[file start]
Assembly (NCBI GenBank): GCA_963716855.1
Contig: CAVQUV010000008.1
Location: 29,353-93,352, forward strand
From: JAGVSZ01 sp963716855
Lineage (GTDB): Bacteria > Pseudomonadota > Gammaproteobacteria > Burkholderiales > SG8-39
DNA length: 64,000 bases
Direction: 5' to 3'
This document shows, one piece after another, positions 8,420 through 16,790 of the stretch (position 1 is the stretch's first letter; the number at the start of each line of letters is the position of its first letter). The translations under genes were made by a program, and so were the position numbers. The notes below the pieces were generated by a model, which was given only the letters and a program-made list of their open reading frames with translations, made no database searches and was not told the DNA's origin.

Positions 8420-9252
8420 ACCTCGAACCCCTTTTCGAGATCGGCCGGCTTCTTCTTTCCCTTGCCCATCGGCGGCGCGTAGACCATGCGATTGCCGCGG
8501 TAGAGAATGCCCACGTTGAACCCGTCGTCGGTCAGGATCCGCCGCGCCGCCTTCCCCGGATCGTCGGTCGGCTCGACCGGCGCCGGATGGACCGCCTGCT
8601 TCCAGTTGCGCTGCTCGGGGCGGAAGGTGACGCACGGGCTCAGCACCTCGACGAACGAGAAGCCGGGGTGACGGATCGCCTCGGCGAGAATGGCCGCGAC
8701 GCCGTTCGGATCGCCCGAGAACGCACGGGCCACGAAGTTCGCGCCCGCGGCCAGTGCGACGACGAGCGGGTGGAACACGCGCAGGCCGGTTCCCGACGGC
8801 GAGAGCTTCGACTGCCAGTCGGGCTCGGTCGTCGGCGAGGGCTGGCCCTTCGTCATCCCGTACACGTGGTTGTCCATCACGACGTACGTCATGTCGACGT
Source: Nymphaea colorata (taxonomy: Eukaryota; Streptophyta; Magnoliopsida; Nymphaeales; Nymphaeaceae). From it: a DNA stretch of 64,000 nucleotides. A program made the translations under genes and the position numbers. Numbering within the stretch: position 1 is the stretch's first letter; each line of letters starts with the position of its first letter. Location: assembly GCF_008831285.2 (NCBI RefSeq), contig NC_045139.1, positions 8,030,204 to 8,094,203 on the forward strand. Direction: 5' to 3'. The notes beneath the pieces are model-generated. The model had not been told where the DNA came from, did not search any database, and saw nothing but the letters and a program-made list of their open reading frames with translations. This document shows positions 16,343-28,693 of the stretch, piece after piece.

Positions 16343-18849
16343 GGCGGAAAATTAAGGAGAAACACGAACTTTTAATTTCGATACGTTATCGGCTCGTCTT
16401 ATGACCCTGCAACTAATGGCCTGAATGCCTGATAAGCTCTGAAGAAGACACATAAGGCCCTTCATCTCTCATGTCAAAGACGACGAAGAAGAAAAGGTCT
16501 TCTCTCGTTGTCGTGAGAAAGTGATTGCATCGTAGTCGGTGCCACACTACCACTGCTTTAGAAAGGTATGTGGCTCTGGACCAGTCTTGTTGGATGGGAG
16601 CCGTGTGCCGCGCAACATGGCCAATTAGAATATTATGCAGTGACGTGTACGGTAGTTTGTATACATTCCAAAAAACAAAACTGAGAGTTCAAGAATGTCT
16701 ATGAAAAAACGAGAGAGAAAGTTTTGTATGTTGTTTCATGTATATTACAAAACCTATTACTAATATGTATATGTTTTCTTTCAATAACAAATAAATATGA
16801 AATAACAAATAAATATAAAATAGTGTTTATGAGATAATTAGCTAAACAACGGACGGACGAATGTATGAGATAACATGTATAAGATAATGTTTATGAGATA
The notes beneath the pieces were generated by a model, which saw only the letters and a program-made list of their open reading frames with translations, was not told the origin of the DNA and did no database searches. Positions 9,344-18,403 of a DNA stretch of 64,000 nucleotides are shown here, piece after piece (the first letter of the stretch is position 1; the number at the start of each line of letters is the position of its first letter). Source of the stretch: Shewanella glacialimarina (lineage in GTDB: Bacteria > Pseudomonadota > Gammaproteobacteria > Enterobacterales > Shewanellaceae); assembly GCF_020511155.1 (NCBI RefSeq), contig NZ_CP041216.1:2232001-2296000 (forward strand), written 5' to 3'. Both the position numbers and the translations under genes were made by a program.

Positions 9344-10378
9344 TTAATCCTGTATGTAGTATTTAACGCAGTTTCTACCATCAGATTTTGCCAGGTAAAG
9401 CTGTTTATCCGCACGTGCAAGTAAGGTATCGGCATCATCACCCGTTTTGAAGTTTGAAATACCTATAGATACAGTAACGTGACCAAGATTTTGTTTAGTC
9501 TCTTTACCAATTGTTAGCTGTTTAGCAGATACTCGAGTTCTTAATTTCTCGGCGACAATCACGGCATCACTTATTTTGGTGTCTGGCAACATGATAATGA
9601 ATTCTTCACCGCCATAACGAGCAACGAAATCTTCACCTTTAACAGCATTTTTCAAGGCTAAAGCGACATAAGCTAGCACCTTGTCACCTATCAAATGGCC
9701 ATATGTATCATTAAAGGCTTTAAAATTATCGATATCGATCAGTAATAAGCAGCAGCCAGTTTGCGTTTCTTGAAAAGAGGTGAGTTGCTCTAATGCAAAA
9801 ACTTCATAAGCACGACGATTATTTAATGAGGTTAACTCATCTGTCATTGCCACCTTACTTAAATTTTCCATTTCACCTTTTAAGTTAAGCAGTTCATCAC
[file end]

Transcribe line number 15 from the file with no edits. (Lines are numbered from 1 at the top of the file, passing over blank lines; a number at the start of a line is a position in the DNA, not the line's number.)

Source: Nymphaea colorata (taxonomy: Eukaryota; Streptophyta; Magnoliopsida; Nymphaeales; Nymphaeaceae). From it: a DNA stretch of 64,000 nucleotides. A program made the translations under genes and the position numbers. Numbering within the stretch: position 1 is the stretch's first letter; each line of letters starts with the position of its first letter. Location: assembly GCF_008831285.2 (NCBI RefSeq), contig NC_045139.1, positions 8,030,204 to 8,094,203 on the forward strand. Direction: 5' to 3'. The notes beneath the pieces are model-generated. The model had not been told where the DNA came from, did not search any database, and saw nothing but the letters and a program-made list of their open reading frames with translations. This document shows positions 16,343-28,693 of the stretch, piece after piece.